How do we know when access is sufficient? I have taught students to literally place a DG16 explorer in the canal and have it "stand up" (balanced in the canal orifice) without being held. A conscious effort should me made to ensure that the explorer does not touch any other part of the access. When it "stands" on its own, access is sufficient.(Show DG16 stand up picture)

Concept #3. Buccal extension of the access
Buccal extension of the access is now the rule. By extending the access opening to "nontraditional areas" we allow for better direct line access to the deeper portions of the canal. While there is no need for unjustified removal of sound coronal tooth structure, those clinicians who criticize these accesses for being "too big" are most often NOT the clinicians who are performing the endodontics. (See Example Cases below for specific modifications of different teeth)

Concept #4. Creation of the "Glidepath"
General Dentists are often amazed at how quickly Endodontists treat their cases. Speed of treatment has very much to do with how easily and quickly instruments can consistently be placed in the canals. Dr. Ken Serota coined the term "Glidepath" with reference to how instruments are inserted into the canal orifice. The term describes the way that endodontic access is designed to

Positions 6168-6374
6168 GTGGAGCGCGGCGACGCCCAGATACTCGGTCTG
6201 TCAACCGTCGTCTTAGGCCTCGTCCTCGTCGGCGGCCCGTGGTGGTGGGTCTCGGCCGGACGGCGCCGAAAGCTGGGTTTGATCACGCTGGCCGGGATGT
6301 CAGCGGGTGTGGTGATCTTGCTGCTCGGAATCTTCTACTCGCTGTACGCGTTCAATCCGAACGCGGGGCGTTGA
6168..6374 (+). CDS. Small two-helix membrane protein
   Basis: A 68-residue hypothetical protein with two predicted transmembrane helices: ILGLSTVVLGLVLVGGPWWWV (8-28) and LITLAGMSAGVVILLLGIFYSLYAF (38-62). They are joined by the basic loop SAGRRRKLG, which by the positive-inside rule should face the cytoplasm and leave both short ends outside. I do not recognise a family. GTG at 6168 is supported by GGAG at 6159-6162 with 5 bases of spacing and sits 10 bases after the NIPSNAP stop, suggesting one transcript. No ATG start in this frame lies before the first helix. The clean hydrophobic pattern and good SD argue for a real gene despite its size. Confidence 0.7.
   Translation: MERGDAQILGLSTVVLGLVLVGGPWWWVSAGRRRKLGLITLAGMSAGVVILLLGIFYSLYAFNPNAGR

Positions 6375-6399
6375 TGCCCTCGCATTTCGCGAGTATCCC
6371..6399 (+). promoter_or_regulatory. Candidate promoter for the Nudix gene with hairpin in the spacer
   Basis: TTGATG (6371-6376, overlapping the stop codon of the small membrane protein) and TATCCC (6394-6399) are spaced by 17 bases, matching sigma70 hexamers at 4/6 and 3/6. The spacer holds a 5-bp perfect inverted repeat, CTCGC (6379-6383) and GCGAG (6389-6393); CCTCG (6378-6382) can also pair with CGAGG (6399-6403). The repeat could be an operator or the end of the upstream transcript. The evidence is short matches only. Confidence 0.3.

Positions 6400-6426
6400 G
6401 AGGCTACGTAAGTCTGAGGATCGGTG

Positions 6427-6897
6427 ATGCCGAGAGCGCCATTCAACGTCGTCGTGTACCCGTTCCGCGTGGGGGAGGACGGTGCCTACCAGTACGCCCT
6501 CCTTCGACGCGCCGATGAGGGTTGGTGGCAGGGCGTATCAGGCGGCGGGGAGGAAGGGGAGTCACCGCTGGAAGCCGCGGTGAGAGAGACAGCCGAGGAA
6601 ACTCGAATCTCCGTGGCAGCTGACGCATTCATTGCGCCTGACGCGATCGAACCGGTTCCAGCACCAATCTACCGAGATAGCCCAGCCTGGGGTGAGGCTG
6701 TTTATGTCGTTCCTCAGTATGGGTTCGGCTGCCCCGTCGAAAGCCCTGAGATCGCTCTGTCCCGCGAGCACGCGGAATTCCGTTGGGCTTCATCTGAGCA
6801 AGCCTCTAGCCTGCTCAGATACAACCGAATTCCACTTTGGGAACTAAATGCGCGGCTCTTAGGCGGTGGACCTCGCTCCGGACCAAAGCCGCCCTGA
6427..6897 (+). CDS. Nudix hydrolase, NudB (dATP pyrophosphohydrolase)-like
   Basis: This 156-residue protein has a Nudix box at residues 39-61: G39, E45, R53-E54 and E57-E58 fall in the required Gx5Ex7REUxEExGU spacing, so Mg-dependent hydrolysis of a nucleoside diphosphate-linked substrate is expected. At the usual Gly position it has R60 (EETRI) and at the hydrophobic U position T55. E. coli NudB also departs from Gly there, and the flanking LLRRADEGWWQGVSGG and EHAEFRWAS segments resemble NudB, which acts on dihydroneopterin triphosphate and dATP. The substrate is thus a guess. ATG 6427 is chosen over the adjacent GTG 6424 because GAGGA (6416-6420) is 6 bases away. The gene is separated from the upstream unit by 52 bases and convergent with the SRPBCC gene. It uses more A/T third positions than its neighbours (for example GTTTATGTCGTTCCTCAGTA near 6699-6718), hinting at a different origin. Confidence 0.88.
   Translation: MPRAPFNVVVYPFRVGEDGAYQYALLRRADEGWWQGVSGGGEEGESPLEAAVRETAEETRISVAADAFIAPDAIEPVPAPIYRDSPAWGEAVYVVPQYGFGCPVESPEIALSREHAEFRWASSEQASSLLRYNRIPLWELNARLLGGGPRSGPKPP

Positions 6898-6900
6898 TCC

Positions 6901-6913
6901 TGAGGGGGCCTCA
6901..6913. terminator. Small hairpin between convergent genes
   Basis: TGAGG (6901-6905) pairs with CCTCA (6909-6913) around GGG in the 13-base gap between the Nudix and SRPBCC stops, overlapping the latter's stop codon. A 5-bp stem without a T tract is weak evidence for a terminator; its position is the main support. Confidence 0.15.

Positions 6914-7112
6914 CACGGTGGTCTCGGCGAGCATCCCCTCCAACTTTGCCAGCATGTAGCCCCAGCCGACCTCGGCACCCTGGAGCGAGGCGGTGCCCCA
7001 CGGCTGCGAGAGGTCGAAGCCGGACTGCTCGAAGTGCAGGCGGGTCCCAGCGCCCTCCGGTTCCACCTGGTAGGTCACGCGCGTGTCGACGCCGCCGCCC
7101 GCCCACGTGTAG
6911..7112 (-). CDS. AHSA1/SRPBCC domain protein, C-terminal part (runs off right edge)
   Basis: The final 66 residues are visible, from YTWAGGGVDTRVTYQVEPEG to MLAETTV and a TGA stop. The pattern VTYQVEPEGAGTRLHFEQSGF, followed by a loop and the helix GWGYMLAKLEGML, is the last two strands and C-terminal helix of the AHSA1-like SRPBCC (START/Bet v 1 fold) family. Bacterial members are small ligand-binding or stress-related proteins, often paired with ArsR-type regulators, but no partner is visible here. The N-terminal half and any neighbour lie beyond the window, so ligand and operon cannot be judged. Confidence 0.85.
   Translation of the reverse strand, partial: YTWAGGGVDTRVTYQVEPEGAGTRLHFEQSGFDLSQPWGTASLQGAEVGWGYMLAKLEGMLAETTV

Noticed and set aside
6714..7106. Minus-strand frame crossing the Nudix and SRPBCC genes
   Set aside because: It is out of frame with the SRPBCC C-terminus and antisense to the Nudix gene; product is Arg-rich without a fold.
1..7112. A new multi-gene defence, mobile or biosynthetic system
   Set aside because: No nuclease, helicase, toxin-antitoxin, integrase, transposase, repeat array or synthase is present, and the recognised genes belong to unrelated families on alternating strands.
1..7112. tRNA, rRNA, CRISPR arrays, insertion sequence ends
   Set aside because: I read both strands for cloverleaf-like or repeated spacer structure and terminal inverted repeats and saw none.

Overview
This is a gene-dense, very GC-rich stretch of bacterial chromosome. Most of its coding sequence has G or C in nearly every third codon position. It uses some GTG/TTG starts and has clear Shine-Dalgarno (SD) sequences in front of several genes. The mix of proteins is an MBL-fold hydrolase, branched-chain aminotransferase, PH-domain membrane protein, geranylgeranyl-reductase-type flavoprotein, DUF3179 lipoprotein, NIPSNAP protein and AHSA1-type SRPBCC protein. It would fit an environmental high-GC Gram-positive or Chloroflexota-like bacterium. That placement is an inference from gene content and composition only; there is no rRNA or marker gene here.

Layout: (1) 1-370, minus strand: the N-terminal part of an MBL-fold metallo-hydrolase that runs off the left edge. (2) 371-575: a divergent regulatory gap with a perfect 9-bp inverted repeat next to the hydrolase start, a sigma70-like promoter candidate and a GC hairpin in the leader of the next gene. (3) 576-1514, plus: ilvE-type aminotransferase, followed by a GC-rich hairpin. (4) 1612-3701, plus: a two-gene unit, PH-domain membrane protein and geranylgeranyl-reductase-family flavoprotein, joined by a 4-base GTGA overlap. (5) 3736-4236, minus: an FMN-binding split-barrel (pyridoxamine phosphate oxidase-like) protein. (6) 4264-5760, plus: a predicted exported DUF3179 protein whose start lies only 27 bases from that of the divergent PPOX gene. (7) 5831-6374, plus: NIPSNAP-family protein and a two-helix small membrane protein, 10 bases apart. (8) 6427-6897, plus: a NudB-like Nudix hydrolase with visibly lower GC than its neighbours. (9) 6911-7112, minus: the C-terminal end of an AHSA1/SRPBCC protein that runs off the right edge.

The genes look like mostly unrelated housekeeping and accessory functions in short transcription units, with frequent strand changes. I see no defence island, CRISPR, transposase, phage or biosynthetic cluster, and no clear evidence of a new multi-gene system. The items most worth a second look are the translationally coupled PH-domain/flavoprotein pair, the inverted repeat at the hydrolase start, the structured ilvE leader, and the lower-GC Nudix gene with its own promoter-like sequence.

• (a) allow for straight line access to the canal and
  • (b) allow the clinician to place instruments in the general vicinity of the orifice and have them passively led into the canal space as they are inserted.
  • i.e./ If the access is designed with the proper Glidepath, placing an instrument in "the vicinity" of the DB part of the access leads it directly into the DB orifice with no effort.
This dramatically decreases treatment time by :
  • (a) limiting the need for mirrors
  • (b) eliminates the need to "search" for the orifice with the file
  • (c) reduces the chance of acutely bent instruments that must be discarded
Concept #5. Coronal tooth structure is not sacred
Endodontists who perform these type of accesses are occasionally criticized by Prosthodontists and Cosmetic dentists for being too aggressive in removal of sound coronal tooth structure. It is sometimes necessary to remind these clinicians that their restorative treatment depends on sound periapical health. ( Both Endodontic and Periodontal) The best Prosthodontics is of absolutely no value in cases where the endodontic or periodontal treatment results are less than optimal. Straight line access is integral to successful endodontics.